Monday, 30 September 2013

Article worth looking at ...

Safety and efficacy of Intravenous iron therapy in reducing requirement for allogenic blood transfusion : systematic review and meta-analysis of randomized clinical trials . BMJ  August 2013

The use of intravenous iron to treat anaemia and hence reduce the need for blood transfusions is becoming more popular. It is now recommended by the National Blood Authority in their Patient Blood Management Guidelines as a part of preoperative haemoglobin optimisation.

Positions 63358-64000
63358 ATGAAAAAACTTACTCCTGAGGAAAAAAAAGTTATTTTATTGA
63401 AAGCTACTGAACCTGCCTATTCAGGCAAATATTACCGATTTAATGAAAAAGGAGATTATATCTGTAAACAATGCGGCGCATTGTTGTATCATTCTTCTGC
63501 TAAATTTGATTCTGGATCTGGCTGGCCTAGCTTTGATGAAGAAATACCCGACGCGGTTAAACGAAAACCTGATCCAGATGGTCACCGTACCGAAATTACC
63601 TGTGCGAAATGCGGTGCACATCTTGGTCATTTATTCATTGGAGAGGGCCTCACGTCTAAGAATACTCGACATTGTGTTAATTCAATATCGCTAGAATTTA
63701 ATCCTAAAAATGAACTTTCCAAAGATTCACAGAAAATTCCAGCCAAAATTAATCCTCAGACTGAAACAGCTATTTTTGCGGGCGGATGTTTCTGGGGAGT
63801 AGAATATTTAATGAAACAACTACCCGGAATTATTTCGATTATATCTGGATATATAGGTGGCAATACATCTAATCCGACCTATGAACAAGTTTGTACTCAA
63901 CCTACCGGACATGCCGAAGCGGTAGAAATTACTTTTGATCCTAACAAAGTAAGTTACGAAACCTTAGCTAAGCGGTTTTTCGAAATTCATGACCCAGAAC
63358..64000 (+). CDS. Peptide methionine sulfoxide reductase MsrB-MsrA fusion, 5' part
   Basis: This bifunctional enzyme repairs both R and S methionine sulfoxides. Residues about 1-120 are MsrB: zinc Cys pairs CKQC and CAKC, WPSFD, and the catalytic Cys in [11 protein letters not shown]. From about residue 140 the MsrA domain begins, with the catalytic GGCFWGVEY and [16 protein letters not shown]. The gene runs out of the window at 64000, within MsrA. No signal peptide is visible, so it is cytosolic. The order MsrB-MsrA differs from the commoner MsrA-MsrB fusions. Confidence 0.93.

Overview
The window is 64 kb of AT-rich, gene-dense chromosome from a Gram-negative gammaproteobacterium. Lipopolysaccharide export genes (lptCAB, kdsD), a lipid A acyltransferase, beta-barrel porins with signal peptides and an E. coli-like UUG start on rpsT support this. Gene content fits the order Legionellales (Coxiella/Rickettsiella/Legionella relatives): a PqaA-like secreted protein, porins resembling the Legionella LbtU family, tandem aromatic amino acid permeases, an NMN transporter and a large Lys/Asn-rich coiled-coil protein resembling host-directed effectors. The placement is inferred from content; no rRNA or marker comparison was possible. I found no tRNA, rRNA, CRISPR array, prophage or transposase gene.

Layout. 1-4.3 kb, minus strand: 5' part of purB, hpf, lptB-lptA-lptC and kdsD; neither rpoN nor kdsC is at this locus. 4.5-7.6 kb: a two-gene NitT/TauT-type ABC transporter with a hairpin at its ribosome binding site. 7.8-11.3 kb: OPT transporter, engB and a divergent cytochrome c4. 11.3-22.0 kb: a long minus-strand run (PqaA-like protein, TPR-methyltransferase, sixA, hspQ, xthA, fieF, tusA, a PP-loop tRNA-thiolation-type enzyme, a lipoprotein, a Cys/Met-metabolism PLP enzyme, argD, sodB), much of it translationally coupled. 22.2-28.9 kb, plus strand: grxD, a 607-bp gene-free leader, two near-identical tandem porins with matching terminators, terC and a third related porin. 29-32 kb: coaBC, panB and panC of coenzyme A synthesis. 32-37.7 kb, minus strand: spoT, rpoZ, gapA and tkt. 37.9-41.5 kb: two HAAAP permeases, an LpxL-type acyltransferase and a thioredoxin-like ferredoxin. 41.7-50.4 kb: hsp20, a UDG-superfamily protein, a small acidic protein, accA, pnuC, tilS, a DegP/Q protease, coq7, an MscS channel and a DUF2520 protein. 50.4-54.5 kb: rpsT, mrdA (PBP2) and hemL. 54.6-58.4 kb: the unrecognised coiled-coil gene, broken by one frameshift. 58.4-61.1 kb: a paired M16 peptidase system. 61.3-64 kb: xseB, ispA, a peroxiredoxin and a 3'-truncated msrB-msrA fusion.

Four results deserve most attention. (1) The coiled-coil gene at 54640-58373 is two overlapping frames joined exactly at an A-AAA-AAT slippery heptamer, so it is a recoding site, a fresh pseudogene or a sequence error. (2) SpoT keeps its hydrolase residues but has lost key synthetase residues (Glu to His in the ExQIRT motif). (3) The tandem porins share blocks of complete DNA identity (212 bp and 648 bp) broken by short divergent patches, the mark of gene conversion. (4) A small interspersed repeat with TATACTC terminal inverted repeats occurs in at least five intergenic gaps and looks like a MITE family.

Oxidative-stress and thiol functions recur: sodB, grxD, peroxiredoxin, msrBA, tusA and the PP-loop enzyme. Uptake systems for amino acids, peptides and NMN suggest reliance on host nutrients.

This meta-analysis looks at over 10 000 patients who were involved in randomized controlled trials of intravenous iron compared with either no iron or oral iron. They found that intravenous iron increases the haemoglobin concentration (standardized mean difference 6.5g/L, 5.1 – 7.9) and reduces the need for blood transfusions (risk ratio 0.74, 0.62 – 0.88). They also found however that the risk of infection was increased (RR 1.33, 1.1-1.64).
So, IV iron is good to reduce the need for transfusion but may result in more infections. We need a well powered RCT looking at the end points of infection, morbidity and mortality to work out the role of iron transfusion as a therapy to reduce the need for tranfusions.

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